Three hope to end to rushing droughts

June, 2, 2014
Jun 2
4:00
PM ET
Florida State and Virginia snapped long droughts between 1,000-yard running backs this past season. That leaves three ACC teams hoping to do the same in 2014: NC State, Duke and Wake Forest.

The Wolfpack have not had a 1,000-yard rusher since 2002, giving them the longest current drought in the ACC. Duke is next, followed by the Deacs. So what are the chances somebody breaks through and gets to 1,000?

I am going to say slim. Here is my explanation why, for all three schools:

Duke: The Blue Devils have employed a running-back-by-committee approach and that is not likely to change this season with Josh Snead and Shaquille Powell returning. Quarterback Anthony Boone will get his share of carries as well. Now watch for Thomas Sirk, who is projected to move into the role Brandon Connette held over the last several seasons. Connette, the backup quarterback, had 337 yards rushing last season. He and Boone combined for 551 yards.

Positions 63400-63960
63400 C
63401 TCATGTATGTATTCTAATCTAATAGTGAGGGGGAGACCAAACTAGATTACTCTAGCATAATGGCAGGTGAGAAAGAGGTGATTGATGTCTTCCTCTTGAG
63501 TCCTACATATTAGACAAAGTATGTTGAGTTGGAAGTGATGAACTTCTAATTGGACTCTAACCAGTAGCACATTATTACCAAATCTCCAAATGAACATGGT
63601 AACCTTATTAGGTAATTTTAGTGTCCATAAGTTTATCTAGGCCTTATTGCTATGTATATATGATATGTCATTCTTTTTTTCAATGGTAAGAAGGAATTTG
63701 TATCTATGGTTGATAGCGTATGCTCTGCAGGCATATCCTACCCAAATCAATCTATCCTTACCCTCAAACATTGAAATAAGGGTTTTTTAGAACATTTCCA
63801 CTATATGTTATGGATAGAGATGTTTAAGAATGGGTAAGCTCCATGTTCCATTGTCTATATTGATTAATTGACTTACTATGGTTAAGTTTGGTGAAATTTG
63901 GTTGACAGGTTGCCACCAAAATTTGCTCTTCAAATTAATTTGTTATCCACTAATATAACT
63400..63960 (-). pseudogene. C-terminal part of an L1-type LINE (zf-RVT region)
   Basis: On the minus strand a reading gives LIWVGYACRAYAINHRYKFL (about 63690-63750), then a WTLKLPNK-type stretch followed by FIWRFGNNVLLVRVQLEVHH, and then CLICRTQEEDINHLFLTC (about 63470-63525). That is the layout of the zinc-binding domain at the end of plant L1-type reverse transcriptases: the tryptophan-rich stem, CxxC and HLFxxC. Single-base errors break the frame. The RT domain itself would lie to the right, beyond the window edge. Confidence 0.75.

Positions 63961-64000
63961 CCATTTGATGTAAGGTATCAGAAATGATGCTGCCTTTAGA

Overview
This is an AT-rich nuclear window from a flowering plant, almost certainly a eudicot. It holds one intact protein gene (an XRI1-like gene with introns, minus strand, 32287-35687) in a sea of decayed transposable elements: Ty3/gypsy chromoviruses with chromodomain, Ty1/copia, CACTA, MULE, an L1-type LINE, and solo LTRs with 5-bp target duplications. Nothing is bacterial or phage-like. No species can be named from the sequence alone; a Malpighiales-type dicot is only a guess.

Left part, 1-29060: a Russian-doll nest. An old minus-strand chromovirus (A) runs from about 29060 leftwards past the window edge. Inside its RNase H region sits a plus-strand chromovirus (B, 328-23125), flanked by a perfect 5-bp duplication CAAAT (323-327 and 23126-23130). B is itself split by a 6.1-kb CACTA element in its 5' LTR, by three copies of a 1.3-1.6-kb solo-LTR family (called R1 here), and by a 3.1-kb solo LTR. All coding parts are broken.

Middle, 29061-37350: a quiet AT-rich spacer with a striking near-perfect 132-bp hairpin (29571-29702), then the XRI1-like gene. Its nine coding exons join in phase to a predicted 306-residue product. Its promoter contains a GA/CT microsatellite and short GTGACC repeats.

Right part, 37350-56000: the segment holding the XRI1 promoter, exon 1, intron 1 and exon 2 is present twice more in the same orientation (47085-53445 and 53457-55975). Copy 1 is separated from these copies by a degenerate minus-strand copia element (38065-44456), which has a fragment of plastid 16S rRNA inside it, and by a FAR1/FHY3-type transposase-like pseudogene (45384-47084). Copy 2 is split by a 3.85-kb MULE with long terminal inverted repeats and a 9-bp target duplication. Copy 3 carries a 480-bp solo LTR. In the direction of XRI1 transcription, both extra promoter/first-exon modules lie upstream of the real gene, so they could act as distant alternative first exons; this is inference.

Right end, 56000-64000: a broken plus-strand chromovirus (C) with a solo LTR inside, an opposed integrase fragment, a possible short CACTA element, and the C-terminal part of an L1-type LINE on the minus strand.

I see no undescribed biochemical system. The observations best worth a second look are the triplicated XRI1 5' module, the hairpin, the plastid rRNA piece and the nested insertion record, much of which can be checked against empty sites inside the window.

Last 1,000-yard rusher: Chris Douglas, 2003.

NC State: For the running game to be improved from a year ago, the offensive line has to stay healthy for the entire season because there is no depth. Staying healthy is not something this line has been able to do over the last several years. Shadrach Thornton is back, but depth still has to be developed behind him. Also, look for quarterback Jacoby Brissett to take carries and yards now that he is the starter. Shaky offensive line, mobile quarterback and running back questions do not equal a 1,000-yard back.
Last 1,000-yard rusher: T.A. McLendon, 2002.


Wake Forest: The Deacs have been among the worst teams in the country running the ball the last few years and were down to two scholarship backs at the position this spring, after moving Orville Reynolds over from receiver. Plus, the offensive line remains a work in progress. Between these three schools, Wake Forest is in the worst position to try and get a 1,000-yard rusher this year.
Last 1,000-yard rusher: Chris Barclay, 2005.

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